WE WOULD like to wish Commissioner of Police Gary Griffith well in the wake of his health scare on Sunday. The commissioner complained of excruciating abdominal pain and sought emergency treatment at the St Clair Medical Centre, in the company of his wife, Nicole. He underwent a series of tests and the pain was diagnosed as stress-related. Still, Griffith declined to take leave.
“I do not intend to slow down,” he said. “I intend to go up a gear.”
This narrative is a familiar one. It seems all of our leaders have, at one time or another, fallen ill while in office. While the Commissioner of Police is not a political operative, the public nature of the office and the undoubtedly onerous duties involved place him within the same territory in terms of workload.
As such, Griffith’s scare should be taken as a reminder of the need for all leaders to consider their own frailties no matter the power of public office. It is a reminder that all matters of public administration and governance should never be reduced to a one-man or one-woman show.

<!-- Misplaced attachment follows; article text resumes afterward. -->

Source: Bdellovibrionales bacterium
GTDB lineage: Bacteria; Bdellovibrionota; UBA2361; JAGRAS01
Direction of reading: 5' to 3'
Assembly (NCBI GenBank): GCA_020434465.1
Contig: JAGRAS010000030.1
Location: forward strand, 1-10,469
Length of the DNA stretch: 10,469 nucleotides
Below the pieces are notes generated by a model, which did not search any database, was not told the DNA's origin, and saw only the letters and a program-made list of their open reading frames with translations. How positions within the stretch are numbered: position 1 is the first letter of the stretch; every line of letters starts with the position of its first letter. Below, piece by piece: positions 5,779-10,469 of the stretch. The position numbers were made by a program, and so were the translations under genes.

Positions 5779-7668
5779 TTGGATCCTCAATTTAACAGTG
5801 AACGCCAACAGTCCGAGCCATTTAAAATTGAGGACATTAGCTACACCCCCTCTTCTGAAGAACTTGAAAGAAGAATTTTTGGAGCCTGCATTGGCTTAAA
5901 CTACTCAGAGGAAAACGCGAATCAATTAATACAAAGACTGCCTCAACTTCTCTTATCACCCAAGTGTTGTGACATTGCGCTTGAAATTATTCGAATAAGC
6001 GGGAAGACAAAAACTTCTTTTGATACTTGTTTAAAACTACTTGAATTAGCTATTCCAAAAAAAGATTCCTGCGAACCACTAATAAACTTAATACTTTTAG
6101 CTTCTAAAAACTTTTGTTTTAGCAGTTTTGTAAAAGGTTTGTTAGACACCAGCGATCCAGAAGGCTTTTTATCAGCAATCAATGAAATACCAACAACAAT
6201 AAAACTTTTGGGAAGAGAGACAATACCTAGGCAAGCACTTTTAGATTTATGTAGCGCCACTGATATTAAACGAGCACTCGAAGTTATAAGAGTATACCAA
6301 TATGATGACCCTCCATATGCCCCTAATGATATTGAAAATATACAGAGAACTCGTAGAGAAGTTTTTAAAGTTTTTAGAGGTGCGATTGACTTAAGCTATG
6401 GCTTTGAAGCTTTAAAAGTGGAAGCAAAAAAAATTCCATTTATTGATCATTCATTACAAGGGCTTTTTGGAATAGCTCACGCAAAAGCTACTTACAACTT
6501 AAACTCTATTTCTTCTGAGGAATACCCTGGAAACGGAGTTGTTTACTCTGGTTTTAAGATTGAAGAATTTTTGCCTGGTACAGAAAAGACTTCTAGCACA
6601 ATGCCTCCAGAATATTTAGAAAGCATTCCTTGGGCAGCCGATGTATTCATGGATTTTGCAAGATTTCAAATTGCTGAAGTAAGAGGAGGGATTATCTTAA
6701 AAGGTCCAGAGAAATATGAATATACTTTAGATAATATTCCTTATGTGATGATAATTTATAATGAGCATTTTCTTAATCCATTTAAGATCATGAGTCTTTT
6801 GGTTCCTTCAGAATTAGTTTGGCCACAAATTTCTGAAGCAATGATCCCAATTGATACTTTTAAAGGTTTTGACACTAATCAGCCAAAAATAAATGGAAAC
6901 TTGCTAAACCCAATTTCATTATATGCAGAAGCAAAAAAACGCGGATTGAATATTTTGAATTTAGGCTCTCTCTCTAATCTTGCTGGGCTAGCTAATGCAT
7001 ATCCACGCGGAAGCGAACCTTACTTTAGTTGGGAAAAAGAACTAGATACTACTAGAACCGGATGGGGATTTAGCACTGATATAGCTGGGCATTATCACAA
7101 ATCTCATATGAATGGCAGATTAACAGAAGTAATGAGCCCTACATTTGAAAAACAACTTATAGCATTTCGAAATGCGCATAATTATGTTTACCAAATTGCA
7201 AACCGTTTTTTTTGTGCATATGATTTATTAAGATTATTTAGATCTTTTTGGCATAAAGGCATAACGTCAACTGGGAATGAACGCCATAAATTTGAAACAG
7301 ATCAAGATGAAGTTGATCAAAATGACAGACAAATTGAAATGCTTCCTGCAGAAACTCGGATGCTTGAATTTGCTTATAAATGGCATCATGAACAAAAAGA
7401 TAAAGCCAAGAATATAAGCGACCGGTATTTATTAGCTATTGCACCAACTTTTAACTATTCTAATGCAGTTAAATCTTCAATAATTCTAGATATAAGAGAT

In this regard, Commissioner Griffith is rightly at the centre of attention when it comes to the Police Service’s efforts in the fight against crime. But he operates within a larger team and a larger system which must be able to effectively address issues on the basis of rules and procedures which have nothing to do with any cults of personality.
Griffith must know that he will not be effective in meeting his goals if he neglects to take care of his own health. His fervour for the job is admirable and sets an important tone. Indeed, what is needed more in our society is civic-mindedness such as his. But that message is undercut if there is the perception of a leader who is unable to address matters close to home, starting with his own health.
Griffith’s constitutional duties include ensuring “the human, financial and material resources available to the service are used in an efficient and effective manner.” This must comprise systems to ensure officers do not suffer burnout, training for succession, and devising robust contingency plans so that the quality of output is never adversely affected if individual officers must, for whatever reason, attend to personal health matters.
In other words, Griffith must also tackle the issue of institutional strengthening. That starts with making sure officers are given the tools they need to be as fit and healthy as possible. Management of stress is an integral part of that.
Therefore, the commissioner would do well to use his latest health scare as a reminder to all of the need to address this crucial matter which can, in the long run, make a big difference to police productivity.